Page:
I missed a lot of Christmas Day for worrying about Squawk, who for over a week had been running a temperature that kept spiking up to 39°C; we ended up at hospital later that evening to get her some antibiotics. One week later, I missed New Year's Eve because, thanks to having caught Squawk's cold and being immuno-compromised due to sleep deprivation, I was back at the hospital getting treatment for conjunctivitis — which treatment didn't take, because I'd managed to contract a good dose of one of the few cases which didn't respond to the antibiotic eye drops. Two days later it had spread into sinusitis and tonsillitis for shits and giggles, between Squawk and I there were three different types of antibiotics (and a whole lot of aches and pains) on the go, and to call me miserable would have been an understatement. It felt like the bones of my face were contracting, grinding down into the meat of my brain, and my eyeballs threatened to burst at every movement. I have honestly never felt worse, than being sick and yet still having to care for a (sick) baby.
Safe to say, as far as parting shots go, 2013's was a doozy.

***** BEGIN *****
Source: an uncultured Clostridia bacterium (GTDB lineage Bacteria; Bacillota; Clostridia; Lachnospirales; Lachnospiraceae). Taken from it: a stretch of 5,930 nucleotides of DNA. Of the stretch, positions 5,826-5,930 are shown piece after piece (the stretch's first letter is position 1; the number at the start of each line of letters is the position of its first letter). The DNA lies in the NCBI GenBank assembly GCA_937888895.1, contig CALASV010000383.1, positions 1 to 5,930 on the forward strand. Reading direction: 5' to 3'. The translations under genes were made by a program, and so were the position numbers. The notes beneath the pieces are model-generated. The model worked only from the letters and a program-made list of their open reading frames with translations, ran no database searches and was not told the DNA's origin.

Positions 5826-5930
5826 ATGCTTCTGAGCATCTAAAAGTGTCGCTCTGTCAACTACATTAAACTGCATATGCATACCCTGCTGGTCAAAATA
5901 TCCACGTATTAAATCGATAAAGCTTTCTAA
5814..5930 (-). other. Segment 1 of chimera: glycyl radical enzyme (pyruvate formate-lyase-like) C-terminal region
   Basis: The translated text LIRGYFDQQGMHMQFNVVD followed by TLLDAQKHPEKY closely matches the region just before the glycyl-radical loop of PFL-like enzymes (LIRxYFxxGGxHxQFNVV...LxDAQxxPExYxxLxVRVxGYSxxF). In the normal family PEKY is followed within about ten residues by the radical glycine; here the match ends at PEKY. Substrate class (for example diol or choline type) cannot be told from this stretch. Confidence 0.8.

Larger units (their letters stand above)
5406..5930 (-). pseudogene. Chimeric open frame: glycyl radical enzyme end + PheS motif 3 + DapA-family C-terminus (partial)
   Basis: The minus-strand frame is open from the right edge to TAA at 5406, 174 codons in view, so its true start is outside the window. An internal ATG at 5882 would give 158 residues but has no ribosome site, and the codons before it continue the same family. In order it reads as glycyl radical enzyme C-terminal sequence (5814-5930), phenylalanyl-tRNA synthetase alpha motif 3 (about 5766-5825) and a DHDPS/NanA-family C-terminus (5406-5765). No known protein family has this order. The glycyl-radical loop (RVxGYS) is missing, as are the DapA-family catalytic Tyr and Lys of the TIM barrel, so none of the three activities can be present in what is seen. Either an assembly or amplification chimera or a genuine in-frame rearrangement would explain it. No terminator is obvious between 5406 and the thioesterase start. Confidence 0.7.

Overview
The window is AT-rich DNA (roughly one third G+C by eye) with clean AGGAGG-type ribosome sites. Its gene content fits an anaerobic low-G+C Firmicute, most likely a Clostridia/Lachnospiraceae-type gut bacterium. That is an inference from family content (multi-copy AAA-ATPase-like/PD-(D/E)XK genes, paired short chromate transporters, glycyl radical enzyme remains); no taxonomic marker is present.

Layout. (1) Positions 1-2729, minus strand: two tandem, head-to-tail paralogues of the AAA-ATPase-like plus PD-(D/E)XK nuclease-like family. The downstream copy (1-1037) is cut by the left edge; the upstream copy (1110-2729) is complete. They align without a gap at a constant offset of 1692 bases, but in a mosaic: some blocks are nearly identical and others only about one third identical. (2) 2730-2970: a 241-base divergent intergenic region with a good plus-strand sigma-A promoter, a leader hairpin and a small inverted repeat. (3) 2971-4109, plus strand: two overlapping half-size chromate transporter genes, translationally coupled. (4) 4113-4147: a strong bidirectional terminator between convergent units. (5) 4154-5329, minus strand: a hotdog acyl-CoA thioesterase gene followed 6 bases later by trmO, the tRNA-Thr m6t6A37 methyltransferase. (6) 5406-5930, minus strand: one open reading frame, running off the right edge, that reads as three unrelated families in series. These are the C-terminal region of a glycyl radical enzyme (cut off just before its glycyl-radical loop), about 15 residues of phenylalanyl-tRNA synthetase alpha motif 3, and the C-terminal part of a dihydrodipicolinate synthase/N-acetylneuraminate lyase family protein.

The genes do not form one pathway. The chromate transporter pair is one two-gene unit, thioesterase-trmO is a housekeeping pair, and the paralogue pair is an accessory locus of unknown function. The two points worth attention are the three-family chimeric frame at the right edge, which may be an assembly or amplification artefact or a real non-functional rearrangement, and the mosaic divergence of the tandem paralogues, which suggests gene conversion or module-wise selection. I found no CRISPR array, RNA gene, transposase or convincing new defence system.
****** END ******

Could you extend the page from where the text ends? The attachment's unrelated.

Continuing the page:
Which pretty much summarizes the whole of the year, honestly. After giving birth in the dying days of 2012, this past year for me was about learning what it really meant to usher a life into this world. To take a squalling ball of infinite need (more colloquially known as a child) and transform and guide it, one feed and nap and cuddle and game at a time, into a person. I've taught her how to smile, laugh, love, and play (including practical jokes), among countless other things.
I have not, to my endless sadness, successfully taught her how to sleep. So believe me when I say to you, I'm tired. In fact, I cannot tell you the number of times I shampooed my face this year. On the whole, I have to say I can't recommend sleep deprivation on a prolonged scale.
Pregnancy is easy: it's just turning food into a human, to borrow a line from Modern Family. Being a mother — being there for someone at all hours; guessing at and tending to their needs; feeding them when you can't hold your head up for tiredness; wiping that meal you carefully cooked off the floor; staying calm and patient (and sometimes not) when all you want to do is scream and throw things yourself; listening to them cry; letting them back on your breast despite the fact that the last three times you did just that they bit you with their brand new teeth, sharp enough to cut through human gums — being a mother is so much harder.